In the Brussels airport, I saw a new piece of technology that I just had to try out: the Lady P Urinoir (in the ladies’ bathroom, naturally). There were written instructions in four languages: “1. Assume skiing position.” Fortunately, there were also stick-figure illustrations, otherwise I would have had to puzzle about “skiing position,” not Read More…
In the Brussels airport, I saw a new piece of technology that I just had to try out: the Lady P Urinoir (in the ladies’ bathroom, naturally). There were written instructions in four languages: “1. Assume skiing position.”
Fortunately, there were also stick-figure illustrations, otherwise I would have had to puzzle about “skiing position,” not being a skier. This instruction displays a certain cultural insensitivity; surely, at an international airport, they don’t think that every visitor knows how to ski?
It would be useful if other kinds of toilets also came with instructions. I’ve never seen such a bewildering variety of toilets as I have in Italy. The part you sit on is standard (unless you encounter an old-fashioned squatter; some Americans might be confounded by this), but working out how to flush it may be a challenge.
Here are a few of the options I’ve seen:
American-style tank behind the seat, with flush on upper right corner. The flush may be a button on top of the tank, or a plastic tab sticking out of the upper right side of the tank.
High wall-mounted tank (nostalgia items for some of us), with a pull chain dangling down.
Tank or flush pipes hidden in the wall. Here’s where it gets tricky; there are a zillion ways to flush these things, including:
- A simple handle that you turn to open a faucet; let the water run til the evidence is flushed away. This ecologically sound – you use exactly as much water as needed – but it’s frustrating when water pressure is low and you’re in a hurry to leave the bathroom.
- Buttons on the wall somewhere, usually (but not always) above the seat. This can be a small metal button, or a round plastic one, mounted on a larger plastic plate, that you push once to flush. The cleverest I’ve seen is the double button, a trapezoidal shape divided into larger and smaller sections. I assume that this is a water-saving feature, where the size of the section determines the size of the flush: push the small button for a small job, the big button for a bigger job, or, if you’re really worried, both buttons together.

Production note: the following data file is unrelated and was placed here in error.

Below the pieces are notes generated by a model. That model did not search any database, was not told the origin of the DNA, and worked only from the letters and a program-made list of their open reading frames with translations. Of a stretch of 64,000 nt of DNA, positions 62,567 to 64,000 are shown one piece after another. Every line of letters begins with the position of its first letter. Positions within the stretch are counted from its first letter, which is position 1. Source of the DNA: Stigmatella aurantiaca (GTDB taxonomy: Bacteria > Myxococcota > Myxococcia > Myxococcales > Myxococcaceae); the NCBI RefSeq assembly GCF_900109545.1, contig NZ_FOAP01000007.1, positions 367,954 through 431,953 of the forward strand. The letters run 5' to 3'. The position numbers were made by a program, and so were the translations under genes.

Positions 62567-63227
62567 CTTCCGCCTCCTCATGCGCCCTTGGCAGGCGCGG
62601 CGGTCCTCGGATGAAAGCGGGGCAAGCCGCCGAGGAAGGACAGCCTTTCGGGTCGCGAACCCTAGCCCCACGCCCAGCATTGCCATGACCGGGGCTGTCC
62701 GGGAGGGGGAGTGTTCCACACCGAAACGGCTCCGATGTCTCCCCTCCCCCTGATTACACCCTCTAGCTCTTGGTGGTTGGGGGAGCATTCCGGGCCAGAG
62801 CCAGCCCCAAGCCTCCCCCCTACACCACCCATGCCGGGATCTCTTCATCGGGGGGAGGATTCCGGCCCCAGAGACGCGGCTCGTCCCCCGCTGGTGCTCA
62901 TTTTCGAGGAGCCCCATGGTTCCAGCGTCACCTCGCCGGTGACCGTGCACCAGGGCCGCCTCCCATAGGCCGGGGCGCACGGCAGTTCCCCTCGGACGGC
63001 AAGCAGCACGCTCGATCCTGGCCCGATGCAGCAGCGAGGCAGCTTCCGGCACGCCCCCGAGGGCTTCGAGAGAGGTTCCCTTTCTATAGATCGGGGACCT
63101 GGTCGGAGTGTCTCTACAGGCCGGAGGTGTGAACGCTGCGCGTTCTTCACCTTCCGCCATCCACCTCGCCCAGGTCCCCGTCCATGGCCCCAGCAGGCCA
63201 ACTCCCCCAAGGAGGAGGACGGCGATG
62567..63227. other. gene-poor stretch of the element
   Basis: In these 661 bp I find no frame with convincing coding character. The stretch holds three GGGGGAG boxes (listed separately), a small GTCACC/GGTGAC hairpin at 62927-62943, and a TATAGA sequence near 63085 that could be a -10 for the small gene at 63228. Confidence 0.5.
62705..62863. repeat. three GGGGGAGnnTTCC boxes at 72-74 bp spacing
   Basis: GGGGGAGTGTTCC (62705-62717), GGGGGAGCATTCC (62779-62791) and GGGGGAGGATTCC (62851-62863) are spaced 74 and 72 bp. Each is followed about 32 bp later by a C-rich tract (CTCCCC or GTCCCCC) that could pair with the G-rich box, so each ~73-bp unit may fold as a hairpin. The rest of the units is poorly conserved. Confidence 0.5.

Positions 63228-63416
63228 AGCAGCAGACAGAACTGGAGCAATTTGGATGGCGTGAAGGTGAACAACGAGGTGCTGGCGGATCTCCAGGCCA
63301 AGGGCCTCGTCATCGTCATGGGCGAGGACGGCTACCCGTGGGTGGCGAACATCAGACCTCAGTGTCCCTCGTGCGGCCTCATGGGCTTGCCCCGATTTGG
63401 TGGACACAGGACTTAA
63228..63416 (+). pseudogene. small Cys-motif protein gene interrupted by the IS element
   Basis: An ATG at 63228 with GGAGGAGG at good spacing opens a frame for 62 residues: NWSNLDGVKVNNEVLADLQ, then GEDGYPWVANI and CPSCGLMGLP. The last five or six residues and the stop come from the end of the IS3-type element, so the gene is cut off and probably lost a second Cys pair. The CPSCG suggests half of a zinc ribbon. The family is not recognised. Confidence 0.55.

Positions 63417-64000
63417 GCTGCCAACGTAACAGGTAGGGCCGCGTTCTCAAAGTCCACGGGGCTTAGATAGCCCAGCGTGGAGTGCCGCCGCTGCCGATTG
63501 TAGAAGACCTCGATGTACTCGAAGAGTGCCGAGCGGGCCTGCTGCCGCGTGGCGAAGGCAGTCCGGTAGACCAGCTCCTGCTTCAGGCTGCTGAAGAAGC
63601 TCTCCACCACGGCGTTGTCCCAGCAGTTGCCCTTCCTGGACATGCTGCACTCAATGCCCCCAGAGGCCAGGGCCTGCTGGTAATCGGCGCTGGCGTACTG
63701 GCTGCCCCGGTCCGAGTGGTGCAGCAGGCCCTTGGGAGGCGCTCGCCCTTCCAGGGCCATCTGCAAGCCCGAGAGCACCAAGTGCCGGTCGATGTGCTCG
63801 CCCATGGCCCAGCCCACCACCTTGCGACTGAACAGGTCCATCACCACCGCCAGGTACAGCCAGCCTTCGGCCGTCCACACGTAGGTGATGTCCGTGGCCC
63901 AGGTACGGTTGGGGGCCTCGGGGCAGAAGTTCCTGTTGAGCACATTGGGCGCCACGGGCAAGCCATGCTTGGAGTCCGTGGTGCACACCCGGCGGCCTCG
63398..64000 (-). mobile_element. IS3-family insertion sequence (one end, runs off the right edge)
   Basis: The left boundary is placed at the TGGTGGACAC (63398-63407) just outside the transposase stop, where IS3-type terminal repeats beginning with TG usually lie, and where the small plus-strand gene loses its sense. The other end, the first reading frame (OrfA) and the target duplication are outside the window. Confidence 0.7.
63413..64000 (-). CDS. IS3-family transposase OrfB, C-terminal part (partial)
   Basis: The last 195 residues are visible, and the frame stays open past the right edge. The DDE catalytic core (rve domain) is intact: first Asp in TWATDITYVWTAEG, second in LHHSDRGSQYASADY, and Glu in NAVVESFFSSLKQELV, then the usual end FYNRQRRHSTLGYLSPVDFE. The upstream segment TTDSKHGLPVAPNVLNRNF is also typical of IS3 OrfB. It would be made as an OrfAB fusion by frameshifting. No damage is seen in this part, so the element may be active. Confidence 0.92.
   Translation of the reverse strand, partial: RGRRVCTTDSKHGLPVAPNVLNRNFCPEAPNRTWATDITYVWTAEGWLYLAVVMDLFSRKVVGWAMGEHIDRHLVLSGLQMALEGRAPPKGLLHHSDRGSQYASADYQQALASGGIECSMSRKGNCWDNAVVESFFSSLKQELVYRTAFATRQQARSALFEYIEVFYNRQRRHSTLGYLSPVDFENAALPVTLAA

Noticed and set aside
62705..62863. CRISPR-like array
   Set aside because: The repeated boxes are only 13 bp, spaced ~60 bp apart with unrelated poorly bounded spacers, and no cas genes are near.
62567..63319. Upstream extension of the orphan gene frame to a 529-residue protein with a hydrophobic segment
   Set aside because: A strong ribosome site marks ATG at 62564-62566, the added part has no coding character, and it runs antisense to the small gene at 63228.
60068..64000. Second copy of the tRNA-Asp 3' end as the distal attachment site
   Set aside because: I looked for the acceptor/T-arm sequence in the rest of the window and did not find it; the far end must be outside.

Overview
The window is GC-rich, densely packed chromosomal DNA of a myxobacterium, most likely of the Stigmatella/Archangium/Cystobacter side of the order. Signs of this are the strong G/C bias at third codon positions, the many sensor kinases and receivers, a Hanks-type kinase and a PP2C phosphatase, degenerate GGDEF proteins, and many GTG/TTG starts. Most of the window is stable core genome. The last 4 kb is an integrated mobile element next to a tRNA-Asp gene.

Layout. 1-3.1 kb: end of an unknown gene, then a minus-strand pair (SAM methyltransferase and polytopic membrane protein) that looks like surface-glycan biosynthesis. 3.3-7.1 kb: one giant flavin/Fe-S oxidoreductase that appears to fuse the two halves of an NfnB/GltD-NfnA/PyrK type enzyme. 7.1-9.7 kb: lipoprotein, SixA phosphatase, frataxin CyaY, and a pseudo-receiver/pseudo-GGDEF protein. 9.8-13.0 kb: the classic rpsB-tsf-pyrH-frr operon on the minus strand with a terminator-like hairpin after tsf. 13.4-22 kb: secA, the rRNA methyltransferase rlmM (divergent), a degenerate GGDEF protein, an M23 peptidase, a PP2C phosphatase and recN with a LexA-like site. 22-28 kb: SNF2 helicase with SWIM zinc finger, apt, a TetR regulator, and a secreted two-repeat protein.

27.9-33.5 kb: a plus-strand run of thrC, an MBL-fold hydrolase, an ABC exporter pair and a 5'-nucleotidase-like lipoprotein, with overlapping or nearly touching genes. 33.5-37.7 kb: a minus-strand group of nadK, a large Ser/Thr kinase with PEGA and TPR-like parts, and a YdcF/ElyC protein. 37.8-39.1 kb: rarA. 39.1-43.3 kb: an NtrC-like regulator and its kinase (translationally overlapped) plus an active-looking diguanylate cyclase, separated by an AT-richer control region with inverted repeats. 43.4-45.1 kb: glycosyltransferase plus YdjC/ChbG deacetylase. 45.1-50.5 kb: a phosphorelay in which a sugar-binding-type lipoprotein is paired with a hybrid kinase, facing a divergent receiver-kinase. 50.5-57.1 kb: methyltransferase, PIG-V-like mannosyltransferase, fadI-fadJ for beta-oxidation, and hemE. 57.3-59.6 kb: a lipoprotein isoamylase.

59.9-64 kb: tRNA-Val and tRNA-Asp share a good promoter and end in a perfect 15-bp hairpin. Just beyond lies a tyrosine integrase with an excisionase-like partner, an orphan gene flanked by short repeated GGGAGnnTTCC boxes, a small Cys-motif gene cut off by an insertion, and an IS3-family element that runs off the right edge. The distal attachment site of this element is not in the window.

- Step-on rubber button near the floor, sticks out at an angle, usually on the right side of the bowl. Step on it hard for as long as you want the flush to last.
- A round plastic button sticking out of the wall at waist level next to the toilet, where you’d more or less spot it while you’re sitting, but may not notice it when you stand up
Note that the “helpful” graphic shows an impossible foot position.
- Wave-activated sensor. When you’re done, wave your hand in front of the photocell on the wall behind the bowl (there’s an illustration encouraging you to do this), and the flush will take care of itself.
- Automatic flush. These are supposed to detect when you sit down and when you get up again, but they are almost always miscalibrated and go off while you’re still sitting. And they tend to flush hard – eeyow! that water’s cold! Worse, this is the type most commonly found in roadside rest stops, where the bathrooms are not heated in winter.
When you’ve conquered the toilet, you face the challenge of washing your hands. Many bathroom sinks are equipped with photo sensors, but these can be fussy. I have one friend whose hands are transparent to them – no amount of waving around will get her any water; someone else has to put their hand in front of the sensor for her. Some faucets are activated by pedals on the floor, one for hot and one for cold – highly sanitary, as you don’t have to touch anything with the hands you’re trying to clean. I’ve even seen sensor-activated soap dispensers!
The Unbearable Lightness of Peeing
Had a good laugh at your article on ’50 Ways to Flush a Toilet’. I laughed louder at the German description of the P-lady:
Translated (approximately – have to go from German to Dutch to English):
[NB: Translation based on text at a previous link.]
“Compared to a conventional toilet, the Lady P. is much smaller, more compact, but with its peculiar(*) form it radiates warmth and a certain degree of cosiness(*)”
I have never in my life associated cold white porcelain with “warmth” and “cosiness”, so I wonder if they also produce office furniture. If they can make a toilet radiate warmth, imagine what they could do with a desk or chair!
(*) – Used a Dutch to English dictionary…
Another American looks at Italian toilets, with photos (site not for the squeamish!).